Q: My website offers tax-related services. As a result, I use the word “tax” numerous times in my content. Could Bing consider my site to be web spam due to the appearance of keyword stuffing? When do I cross the line from acceptable to web spam?
A: The key here always comes back to how the content appears to the human reader. Is it logical? Is it readable? Does it make sense? In this particular case, the repeated use of the word “tax” in content regarding tax services offered is reasonably expected and thus is fine. In fact, including a solid set of explanatory content that defines these keyword phrases only strengthens the case for reasonably repeating this word. If the use of this repeated word makes contextual sense to the reader and is not a clumsy attempt to stuff the word in where it’s not necessary or helpful, and you have a good amount of supporting content to accompany it, you’ll be fine. Our crawler sees this usage and understands it is legitimate. Just write your content for the reader’s comprehension and the crawler will not penalize you for keyword stuffing.
The important thing to remember is that true web spam often involves multiple issue violations. As such, it typically takes more than one violation to trigger web spam consequences – having a slightly above average number of keywords won’t automatically torpedo your site. Just as you need to do several things well to improve your ranking (build good content, build valuable inbound links, target several keywords, etc.), you need to do several things wrong to really hurt your ranking. That said, if it’s obvious that you are trying to abuse the system, even with just one egregious issue, then penalties will ensue.
Lastly, we don’t define any borderline between acceptable and non-acceptable web spam. If you think what you’ve done might be considered web spam because you know you’re trying to game the system, then take a different approach to optimizing your pages. I’ll repeat my mantra: write content for the human reader, not the crawler. Develop good, unique content that is readable, understandable, and valuable. If you do this without involving any black-hat, SEO-style trickery in an effort to artificially boost your ranking, then you’ll never have to worry about this being an issue.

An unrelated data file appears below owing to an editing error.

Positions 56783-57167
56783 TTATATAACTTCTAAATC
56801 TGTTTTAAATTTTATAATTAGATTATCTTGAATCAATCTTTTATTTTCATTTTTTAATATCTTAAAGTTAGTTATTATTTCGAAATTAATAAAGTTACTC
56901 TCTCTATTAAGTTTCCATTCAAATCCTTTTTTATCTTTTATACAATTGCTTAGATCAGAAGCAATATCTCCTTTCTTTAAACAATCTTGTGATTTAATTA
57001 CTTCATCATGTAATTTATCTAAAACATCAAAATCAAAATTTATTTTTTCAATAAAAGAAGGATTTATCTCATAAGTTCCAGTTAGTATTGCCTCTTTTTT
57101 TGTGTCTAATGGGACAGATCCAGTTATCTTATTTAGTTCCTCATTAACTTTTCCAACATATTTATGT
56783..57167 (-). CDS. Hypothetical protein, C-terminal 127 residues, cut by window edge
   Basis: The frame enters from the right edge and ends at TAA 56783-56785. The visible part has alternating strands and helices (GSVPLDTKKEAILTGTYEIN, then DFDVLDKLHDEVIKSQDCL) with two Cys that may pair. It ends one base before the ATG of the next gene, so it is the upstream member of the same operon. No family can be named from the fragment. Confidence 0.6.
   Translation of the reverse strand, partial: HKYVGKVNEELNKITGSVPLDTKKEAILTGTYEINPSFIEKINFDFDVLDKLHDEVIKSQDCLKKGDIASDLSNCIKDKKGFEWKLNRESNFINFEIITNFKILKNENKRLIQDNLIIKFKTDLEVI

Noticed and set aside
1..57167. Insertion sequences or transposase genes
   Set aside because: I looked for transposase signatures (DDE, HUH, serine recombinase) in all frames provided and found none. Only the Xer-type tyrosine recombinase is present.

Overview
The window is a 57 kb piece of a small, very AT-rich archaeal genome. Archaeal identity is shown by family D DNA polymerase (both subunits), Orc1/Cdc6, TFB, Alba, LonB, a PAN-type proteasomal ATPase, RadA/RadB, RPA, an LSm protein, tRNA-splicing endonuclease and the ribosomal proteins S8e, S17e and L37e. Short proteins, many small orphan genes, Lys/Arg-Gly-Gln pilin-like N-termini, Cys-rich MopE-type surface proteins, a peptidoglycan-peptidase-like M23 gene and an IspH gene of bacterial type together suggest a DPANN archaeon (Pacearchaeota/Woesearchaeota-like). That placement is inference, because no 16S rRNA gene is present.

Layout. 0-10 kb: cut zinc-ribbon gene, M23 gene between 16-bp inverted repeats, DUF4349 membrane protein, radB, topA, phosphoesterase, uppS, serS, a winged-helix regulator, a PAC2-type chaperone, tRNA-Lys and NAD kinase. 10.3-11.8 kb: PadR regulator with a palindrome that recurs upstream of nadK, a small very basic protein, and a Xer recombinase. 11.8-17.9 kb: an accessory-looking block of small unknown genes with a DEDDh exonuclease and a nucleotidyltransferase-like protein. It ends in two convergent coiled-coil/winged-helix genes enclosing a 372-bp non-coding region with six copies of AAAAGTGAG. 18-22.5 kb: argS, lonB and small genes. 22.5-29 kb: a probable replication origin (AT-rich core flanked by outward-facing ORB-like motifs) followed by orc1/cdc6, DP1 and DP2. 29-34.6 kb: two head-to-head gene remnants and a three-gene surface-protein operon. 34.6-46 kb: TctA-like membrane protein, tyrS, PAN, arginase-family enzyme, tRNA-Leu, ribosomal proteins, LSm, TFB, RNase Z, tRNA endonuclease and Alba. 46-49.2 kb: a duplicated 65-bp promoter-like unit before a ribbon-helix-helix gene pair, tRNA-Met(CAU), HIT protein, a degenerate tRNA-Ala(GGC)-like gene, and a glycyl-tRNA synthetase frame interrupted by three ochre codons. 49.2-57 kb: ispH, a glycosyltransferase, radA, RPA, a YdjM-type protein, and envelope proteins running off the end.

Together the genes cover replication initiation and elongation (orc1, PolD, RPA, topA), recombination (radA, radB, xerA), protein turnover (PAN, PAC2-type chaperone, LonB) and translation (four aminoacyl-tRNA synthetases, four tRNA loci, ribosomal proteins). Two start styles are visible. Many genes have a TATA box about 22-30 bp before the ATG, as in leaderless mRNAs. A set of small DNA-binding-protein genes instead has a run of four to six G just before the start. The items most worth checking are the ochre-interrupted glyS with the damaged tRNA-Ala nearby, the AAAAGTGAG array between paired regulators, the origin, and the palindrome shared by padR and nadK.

Q: Regarding backlinks in forum comments and link-level web spam, is it only a problem when the page linked to is not relevant to the conversation in the forum, or is this a problem for all backlinks?
A: It always comes down to whether the effort is intended to legitimately benefit the human reader or benefit the owner of the link. If the link in a blog comment is relevant to the content in both the blog article and the blog comment and as an extension to that content, is of value and interest to the reader, then it is not a problem. In fact, this is a fine idea (whether or not the rel=”nofollow” attribute is automatically applied by the blog to user-generated links). However, if the link in the blog comment is not relevant to either the blog article or the blog comment’s content, is not of relevant, legitimate interest to the reader, and instead is only beneficial to the link owner, then that is web spam. It’s pretty straight-forward.
Also consider how the blog comment link is formed, as in whether it is a single link inline to the comment’s content or is it a bazooka blast consisting of multiple, irrelevant links following a short, generic message that could be applicable to anything (or nothing). If your goal is to tell the reader about some information relevant to the post and that info is found within good content on your site, that’s great. Add those links! Even if rel=”nofollow” is employed by the blog in all UGC-based links, the potential for driving live traffic to your site is good, and if the content there is worthwhile, that will improve public awareness of that content and ultimately be a good link building strategy. But if the comment is merely an excuse for blatant advertising links, it is web spam. Note the difference in intent. If you do right by the reader, you’ll be fine.
If you have any questions, comments, or suggestions, feel free to post them in our SEM forum. Later…
— Rick DeJarnette, Bing Webmaster Center